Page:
On the platform, a subliminal riot. They look all about them, as if not preparing to dive for the train the moment the doors open. The desired effect is to make others believe they want it more. To get on a train. This provides two means of triumph. First, and most obvious, was actually getting on the train first. Not only can you enjoy a more comfortable position, but you can also rub it into others' faces. Be careful with the latter, otherwise you may suffer from another enjoying the second triumph. The second triumph, is earned by recognising the diminished humanity in another - and having them recognise it in themselves. They dive for the train and get on first, you say ‘Well, what’s the big deal? I was looking out for this little old/pregnant/infirm lady.’ Well, don't say it. Just shoot them a look on your way in, and enjoy for precious few seconds – like a masturbatory orgasm – the feeling of superiority over your own species. Jesus must have felt something similar, on the cross.

Tuesday, July 03, 2007

- Train Song -

My wife, who’s with child can't get a seat on this train!

And no one can see that we’re all to blame,

Unseen because we’re sleeping through bloody good reads

Her voice is drowned out by gigs of MP3s!

I was disgusted the first time I saw

An elderly woman, so brutally ignored

I felt like screaming from out of my seat

But left it, not wanting to cause such a scene

No wonder our silence subsides into violence

When we believe our manners give license

To ignore the very thing they're intended to defend

To act as a weapon in an everyday sense!

And so nodding off, with a book, with MP3s

We'll fuck someone over for a chance at a seat.

Sunday, July 01, 2007

Whore out your daughters, war out your sons...

Once again, of course, the BBC News website has got me riled. This time, it's an article about Farfur, a Mickey Mouse lookalike in Palestine. This bizarre character, who is essentially Mickey Mouse with some (more?) subversive objectives was shown being beaten to death by an "Israeli agent". I beseech you to read the full article here.

This is a hideous use of propaganda directed toward children, the like of which we haven't seen in the West (bless us), since the Spice Girls convinced 7 year old girls that they needed wonder bras and 7 year old boys with big bits. But I find even more disconcerting the fact that the icon used - Mickey Mouse - is surely not just an "enemy of Islam" (given his status as one of the greatest American icons. Briefly, MM is one symptom of the rampant US cultural homogeneity that those who use terms like "enemy of Islam" indict), but is also an enemy of imagination, for children everywhere.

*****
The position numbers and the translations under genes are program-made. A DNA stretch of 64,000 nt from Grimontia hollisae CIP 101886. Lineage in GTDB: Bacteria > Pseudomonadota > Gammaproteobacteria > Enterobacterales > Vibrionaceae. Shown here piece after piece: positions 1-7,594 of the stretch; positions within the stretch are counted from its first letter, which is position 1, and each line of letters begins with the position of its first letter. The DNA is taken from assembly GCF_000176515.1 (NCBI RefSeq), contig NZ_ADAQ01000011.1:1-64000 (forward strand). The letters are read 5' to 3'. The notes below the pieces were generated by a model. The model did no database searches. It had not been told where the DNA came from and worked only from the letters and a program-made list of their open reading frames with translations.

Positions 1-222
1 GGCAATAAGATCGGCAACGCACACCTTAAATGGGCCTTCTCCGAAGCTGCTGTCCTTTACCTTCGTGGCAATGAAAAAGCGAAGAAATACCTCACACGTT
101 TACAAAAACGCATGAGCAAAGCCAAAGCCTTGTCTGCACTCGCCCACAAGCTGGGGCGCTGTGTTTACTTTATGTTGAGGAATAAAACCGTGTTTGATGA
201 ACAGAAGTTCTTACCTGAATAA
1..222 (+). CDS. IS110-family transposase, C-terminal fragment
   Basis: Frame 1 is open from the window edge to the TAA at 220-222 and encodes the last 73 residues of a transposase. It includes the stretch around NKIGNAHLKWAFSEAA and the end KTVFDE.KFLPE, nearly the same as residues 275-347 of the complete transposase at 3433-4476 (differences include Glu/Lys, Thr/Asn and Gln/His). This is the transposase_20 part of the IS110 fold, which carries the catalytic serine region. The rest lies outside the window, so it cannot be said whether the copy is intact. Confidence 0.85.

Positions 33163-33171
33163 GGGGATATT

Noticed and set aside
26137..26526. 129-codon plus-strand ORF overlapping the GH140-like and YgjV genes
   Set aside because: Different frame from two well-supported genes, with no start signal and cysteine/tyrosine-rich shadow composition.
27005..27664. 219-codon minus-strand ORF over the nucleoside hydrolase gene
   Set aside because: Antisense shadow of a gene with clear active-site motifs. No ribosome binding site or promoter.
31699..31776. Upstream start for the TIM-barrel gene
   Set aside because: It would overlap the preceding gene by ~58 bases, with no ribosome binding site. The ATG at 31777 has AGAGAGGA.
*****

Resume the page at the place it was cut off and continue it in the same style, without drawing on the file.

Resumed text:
Mickey Mouse, like the Spice Girls, is a bizarre cultural phenomenon that propagandises children's imaginations. I know, I know, I'm taking it all a bit seriously. But think about it. If we allowed children to develop their own imaginations, based on their own cultural and historic identities, possibly we wouldn't need to import (or indeed 'plugin') such ideas as Mickey Mouse, the Spice Girls, ASBOs, the Royal Family, &c. If our children were left to their own imaginations, perhaps they would find in themselves the kind of cultural fluidity that would allow them their own identities, while also enjoying the culture of others, in the security that there is no 'lesser' or 'better' cultural identity. They could even enjoy Mickey Mouse, the Spice Girls and the Royal Family without having to integrate these cultural Big Macs into their own identities. I understand now that this argument is getting heavy, so I better move on to the dick jokes...

SO, a Catholic Priest, a Rabbi, and an Imam walk into Stephen's Green. To the scene they witness, each one turns to the other and says "I blame your god..."

Sorry, religious. We'll get to the dick joke now.

Let's have a chuckle about using of Mickey Mouse as an icon for propagandising children into some idea of Islamic supremacy. This bland identity, who is 79 this year has only a passing Irish dick joke as a point of real interest (his name is "Mickey Mouse" - think of the phone book listing - and his first hit was "Steamboat Willie" - think of the possible porn-a-like - and he wears pants with buttons at the front and back). I can hear now: "What's wrong with Mickey Mouse, except for the ludicrous name?" I can't honestly say that I don't see his appeal. As an 8 year old, I used to love Mickey Mouse, although no one would be surprised to learn I had more of an affiliation for Goofy. But here's the thing: as an 8 year old, I could enjoy these characters, however, they did not define me.